The use of computer-based equipment has become an essential part of the life of an audiologist. Computers and software technology have opened doors to allow us to do many things that could not be done 15 or 20 years ago. However, one of the key elements to using new technologies has been the ongoing application of professional expertise, clinical judgment, and ongoing interpretation of the test results. Sometimes we joke, tongue in cheek, that we are becoming superfluous and that the machines can do it all. A significant attempt to move in that direction has recently been encountered.
The Otogram™ is an automated device designed to perform comprehensive audiometry, tympanometry, acoustic reflex measurements, and otoacoustic emissions, all at the touch of a button. The software in this equipment executes a series of decision matrices to determine the next operational step. Of particular interest is the claim by the manufacturer that the procedures are reimbursable by Medicare and other insurers. In addition, the manufacturer claims that the Otogram™ is eligible for reporting the current list of CPT codes for each respective component of the test battery.
There is, however, a fallacy in their declarations regarding reimbursement. A major premise of the American Medical Association (AMA) in recommending reimbursement values to the Center for Medicare and Medicaid Services (CMS) focuses on the delivery of professional services, not automated services. When new procedures are presented to the Health Care Professions Advisory Committee, part of the AMA's Relative Value System Update Committee (RUC), great care is taken in delineating what is professional contact and delivery of service versus what is done via automated protocol. Specifically for audiology codes, approximately 95% of the value for each code is based upon the time a professional spends face-to-face with the patient. Equipment costs are counted as part of the reimbursement formula, but they are prorated for depreciation and the number of Medicare patients seen during the course of a week. As a result, even the most expensive equipment used by audiologists contributes a very small portion of the overall reimbursement for each code.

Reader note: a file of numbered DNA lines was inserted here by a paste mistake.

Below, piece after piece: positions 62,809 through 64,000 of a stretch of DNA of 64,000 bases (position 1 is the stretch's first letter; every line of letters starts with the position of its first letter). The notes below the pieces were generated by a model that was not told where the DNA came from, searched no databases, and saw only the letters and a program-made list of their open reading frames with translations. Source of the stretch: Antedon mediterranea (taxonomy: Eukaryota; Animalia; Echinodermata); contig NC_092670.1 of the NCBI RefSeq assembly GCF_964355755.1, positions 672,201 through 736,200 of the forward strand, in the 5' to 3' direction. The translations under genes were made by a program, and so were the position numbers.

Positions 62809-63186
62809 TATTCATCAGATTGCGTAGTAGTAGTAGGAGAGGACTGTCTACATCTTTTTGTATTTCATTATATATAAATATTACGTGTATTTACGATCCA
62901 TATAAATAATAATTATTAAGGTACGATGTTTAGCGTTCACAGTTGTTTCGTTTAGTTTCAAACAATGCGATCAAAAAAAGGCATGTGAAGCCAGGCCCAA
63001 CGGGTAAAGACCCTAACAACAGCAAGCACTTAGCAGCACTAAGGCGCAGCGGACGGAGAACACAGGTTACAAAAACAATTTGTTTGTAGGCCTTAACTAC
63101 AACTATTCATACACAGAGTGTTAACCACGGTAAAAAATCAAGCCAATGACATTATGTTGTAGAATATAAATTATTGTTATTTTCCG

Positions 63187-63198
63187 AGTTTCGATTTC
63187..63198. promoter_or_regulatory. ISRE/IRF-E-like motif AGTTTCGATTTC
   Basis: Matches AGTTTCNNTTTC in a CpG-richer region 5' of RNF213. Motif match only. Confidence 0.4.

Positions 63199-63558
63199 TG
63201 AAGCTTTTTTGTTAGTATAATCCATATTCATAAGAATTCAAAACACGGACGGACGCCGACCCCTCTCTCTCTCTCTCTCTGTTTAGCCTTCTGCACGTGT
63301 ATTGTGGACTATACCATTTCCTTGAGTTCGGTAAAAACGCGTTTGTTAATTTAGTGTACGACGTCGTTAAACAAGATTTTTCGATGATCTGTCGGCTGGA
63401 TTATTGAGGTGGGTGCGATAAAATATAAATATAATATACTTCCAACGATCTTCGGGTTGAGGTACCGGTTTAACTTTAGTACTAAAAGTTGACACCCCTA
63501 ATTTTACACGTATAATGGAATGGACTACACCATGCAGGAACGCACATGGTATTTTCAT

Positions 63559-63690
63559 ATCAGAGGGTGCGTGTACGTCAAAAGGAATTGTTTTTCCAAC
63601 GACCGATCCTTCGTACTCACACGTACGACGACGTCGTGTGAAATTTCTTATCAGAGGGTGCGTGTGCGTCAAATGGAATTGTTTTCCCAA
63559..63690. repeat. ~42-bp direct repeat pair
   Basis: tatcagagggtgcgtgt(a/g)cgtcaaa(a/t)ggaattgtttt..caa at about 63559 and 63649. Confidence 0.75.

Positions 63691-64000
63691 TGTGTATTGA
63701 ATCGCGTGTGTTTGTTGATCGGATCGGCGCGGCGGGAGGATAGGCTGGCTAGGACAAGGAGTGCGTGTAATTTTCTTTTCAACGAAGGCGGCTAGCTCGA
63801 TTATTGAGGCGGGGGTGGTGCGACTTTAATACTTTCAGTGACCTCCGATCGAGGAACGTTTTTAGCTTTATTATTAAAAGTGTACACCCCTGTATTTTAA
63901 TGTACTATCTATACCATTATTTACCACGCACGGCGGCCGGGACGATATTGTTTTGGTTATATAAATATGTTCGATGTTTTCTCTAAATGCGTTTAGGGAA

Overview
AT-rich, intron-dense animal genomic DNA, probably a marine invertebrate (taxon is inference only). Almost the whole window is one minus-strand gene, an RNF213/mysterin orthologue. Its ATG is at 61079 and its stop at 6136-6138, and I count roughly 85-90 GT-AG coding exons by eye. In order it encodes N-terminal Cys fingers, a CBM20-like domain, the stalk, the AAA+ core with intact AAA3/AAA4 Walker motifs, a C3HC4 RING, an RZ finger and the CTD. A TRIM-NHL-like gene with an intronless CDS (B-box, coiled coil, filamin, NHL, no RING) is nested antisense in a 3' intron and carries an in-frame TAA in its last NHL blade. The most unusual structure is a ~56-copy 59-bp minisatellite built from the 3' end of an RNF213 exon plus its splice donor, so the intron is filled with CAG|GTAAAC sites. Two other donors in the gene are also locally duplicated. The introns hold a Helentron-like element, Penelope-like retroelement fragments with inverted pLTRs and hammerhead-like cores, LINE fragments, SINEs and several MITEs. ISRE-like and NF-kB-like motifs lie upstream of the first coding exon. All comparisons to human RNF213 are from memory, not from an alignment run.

ASHA's Health Care Economics Committee (HCEC) has had numerous discussions on the issue of using current CPT codes for automated services without direct professional involvement. The determination by this committee, at this time, is that automated services do not qualify for reimbursement using the current CPT codes based on the valuation methodologies for these codes. ASHA's representative to the AMA for the RUC Health Care Professions Advisory Committee has placed this topic on the agenda for the February meeting with the goal of obtaining a more definitive and authoritative determination regarding appropriate reporting of CPT codes involving the use of automated instrumentation only.
One of the key issues for audiologists is what happens when a claim is submitted and denied because the service was previously reported using the Otogram™. If the audiologist knows that this occurred, it will be worthwhile for the audiologist to contact the third party payer to explain the difference in the provision a professional services as compared to an unattended, automated device. Particularly if the billing comes from a physician's office, there likely will be many occasions when third party payers have no means to know beforehand whether the reported CPT codes represent professional services or computer testing by the Otogram™. Only through communication will they learn the difference.